MAKING the perfect wine comes down to science and craft.
But some of the intricacies of wine making, such as determining the alcohol content, are even more tricky.
And with market demand for low-alcohol wine researchers at Charles Sturt University (CSU) in Wagga are investigating techniques to achieve this.
National Wine and Grape Industry Centre PhD student Rocco Longo is using early-harvested grapes to produce wine with a lower alcohol conent.
By combining varying quantities of grapes harvested weeks apart he aims to make a quality wine with less than nine per cent alcohol.
“There is a demand for lower alcohol wine but people want quality,” he said.
Mr Longo said indications so far, from the three-year project, showed that grapes harvested earlier in the season could be used to make low alcohol wine.
“Traditionally low alcohol wine varieties have a reputation for bad taste and lack the full bodied characteristics of higher alcohol wine,” he said.
"We are hoping to change this by using the 'double harvest' approach which was first used in Spain a couple of years ago,” he said.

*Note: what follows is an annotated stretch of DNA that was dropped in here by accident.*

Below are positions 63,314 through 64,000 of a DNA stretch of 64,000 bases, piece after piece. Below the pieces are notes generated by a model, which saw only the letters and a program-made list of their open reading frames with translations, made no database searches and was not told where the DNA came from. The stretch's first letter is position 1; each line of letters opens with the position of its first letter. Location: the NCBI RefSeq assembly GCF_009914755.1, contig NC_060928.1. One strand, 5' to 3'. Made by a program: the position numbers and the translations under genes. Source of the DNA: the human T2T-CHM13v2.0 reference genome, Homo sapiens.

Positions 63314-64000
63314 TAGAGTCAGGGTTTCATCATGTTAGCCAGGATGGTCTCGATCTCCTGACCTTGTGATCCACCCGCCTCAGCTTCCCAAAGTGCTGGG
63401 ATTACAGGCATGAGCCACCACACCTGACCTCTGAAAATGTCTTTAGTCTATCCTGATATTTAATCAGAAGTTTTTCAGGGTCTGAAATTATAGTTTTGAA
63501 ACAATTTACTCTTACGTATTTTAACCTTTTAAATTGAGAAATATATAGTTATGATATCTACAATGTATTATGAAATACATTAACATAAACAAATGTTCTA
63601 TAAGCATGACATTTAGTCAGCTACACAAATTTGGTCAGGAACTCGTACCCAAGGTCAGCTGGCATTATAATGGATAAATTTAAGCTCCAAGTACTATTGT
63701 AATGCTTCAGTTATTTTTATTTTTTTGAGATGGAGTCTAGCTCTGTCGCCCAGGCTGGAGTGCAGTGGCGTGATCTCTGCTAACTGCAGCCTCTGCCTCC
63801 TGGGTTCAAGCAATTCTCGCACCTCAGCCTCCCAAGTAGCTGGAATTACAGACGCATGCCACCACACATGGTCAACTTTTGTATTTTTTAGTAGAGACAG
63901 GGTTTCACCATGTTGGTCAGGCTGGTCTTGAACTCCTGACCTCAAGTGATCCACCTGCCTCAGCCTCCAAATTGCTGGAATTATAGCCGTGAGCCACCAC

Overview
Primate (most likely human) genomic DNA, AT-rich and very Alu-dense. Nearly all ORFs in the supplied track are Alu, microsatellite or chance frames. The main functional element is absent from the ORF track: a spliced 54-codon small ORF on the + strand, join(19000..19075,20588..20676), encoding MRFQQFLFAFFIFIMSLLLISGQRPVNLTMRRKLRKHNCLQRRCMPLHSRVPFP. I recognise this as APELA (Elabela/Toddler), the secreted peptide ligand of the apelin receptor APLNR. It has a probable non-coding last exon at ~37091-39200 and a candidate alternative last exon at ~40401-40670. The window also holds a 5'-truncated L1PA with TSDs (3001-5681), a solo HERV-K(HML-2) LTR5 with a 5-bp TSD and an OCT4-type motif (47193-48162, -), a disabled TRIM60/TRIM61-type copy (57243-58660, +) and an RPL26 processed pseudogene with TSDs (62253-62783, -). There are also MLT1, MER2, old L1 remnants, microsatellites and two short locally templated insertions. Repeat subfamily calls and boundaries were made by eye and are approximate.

The double harvest technique is a new method where two crops are harvested from the same vineyard but at different times.
Mr Rocco said demand for low alcohol varieties was driven by a number of factors including climate, culture and, in some countries, taxes.
"The changing climate means the amount of sugar in wines is increasing and more sugar means more ethanol," Mr Longo said.
"Winemakers are harvesting two weeks earlier than they were 20 years ago. It is becoming difficult to find the optimum level of sugar, and acidity and aroma compounds,” he said.
"This will be the future so if we can provide consumers with a wine that has less alcohol but a great aromatic and flavour profile then we are going to succeed,” he said.
Mr Longo has worked with Lowe Wines in Mudgee, assisting in low alcohol wine production.
A white and red variety of the low alcohol wine will be available by June.